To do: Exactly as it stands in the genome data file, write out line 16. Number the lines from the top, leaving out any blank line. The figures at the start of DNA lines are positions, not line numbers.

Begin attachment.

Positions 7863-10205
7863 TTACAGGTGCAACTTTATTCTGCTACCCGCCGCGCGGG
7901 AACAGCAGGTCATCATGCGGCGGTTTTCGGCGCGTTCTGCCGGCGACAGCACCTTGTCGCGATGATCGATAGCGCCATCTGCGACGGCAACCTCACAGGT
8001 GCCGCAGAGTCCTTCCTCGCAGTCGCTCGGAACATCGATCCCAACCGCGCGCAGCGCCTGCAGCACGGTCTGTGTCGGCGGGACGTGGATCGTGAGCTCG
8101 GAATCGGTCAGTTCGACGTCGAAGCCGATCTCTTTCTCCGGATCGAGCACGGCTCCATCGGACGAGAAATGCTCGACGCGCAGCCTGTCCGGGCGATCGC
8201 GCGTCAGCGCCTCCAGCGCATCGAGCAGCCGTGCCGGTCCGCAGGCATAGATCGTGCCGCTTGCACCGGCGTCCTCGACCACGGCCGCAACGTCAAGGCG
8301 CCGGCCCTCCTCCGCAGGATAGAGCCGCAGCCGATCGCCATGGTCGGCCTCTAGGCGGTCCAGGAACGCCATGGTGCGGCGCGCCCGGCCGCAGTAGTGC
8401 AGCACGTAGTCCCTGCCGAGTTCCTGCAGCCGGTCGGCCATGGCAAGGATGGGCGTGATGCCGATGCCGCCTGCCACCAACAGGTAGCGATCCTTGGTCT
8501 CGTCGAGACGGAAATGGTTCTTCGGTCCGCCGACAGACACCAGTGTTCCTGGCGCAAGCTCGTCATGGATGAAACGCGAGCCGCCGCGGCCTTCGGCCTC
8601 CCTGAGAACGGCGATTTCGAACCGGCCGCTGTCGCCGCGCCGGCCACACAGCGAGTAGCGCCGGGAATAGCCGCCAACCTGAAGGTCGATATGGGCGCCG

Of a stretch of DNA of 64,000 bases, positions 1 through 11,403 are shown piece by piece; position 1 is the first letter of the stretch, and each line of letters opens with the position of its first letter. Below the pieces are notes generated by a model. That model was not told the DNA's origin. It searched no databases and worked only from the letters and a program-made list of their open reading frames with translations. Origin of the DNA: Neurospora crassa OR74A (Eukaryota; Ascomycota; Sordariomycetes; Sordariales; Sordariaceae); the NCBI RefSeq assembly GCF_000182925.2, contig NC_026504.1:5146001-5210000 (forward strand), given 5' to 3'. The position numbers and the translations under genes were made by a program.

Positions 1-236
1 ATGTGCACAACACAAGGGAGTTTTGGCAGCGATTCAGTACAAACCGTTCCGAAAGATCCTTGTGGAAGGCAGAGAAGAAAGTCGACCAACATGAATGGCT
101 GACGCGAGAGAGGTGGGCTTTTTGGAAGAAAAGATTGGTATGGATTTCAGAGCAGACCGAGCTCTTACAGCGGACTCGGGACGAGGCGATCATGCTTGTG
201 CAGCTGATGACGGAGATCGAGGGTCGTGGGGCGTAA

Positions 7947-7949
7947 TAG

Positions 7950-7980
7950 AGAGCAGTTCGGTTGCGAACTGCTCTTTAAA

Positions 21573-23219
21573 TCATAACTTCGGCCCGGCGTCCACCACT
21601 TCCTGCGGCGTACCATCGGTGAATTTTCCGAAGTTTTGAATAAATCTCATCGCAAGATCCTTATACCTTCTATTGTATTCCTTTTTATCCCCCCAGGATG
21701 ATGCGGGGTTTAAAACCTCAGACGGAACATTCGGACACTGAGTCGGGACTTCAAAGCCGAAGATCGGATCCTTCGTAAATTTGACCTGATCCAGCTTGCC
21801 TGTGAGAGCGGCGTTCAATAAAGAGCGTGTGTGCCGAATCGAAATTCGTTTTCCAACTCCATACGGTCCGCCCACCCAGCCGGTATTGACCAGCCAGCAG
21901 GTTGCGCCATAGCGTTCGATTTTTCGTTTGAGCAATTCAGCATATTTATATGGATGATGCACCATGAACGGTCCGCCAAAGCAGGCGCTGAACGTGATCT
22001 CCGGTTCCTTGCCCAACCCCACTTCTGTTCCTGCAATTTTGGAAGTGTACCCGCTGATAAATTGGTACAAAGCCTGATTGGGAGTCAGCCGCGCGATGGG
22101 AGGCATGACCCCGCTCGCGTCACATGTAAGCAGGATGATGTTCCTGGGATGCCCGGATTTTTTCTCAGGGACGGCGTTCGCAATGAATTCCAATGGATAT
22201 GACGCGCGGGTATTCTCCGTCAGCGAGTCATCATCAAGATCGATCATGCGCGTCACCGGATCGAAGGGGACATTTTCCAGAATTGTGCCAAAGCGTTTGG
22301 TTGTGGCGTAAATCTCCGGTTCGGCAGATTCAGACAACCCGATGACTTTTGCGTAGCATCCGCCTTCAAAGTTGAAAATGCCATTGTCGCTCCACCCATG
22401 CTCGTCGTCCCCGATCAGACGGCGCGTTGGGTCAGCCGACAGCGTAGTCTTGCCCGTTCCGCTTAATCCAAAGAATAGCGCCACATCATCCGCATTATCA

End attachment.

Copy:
Positions 7947-7949